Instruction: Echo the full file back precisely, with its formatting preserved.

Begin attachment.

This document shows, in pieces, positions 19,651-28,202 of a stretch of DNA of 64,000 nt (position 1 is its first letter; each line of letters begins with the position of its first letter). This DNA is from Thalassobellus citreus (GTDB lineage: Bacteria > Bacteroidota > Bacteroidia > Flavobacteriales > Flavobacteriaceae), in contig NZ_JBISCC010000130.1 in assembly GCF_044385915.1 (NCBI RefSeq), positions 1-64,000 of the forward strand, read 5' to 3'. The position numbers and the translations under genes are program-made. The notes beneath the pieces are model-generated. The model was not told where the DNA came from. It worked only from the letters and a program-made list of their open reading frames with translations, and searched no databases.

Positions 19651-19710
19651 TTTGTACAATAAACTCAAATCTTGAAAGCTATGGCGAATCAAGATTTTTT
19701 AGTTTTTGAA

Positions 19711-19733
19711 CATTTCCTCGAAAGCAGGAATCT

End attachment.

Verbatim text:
This document shows, in pieces, positions 19,651-28,202 of a stretch of DNA of 64,000 nt (position 1 is its first letter; each line of letters begins with the position of its first letter). This DNA is from Thalassobellus citreus (GTDB lineage: Bacteria > Bacteroidota > Bacteroidia > Flavobacteriales > Flavobacteriaceae), in contig NZ_JBISCC010000130.1 in assembly GCF_044385915.1 (NCBI RefSeq), positions 1-64,000 of the forward strand, read 5' to 3'. The position numbers and the translations under genes are program-made. The notes beneath the pieces are model-generated. The model was not told where the DNA came from. It worked only from the letters and a program-made list of their open reading frames with translations, and searched no databases.

Positions 19651-19710
19651 TTTGTACAATAAACTCAAATCTTGAAAGCTATGGCGAATCAAGATTTTTT
19701 AGTTTTTGAA

Positions 19711-19733
19711 CATTTCCTCGAAAGCAGGAATCT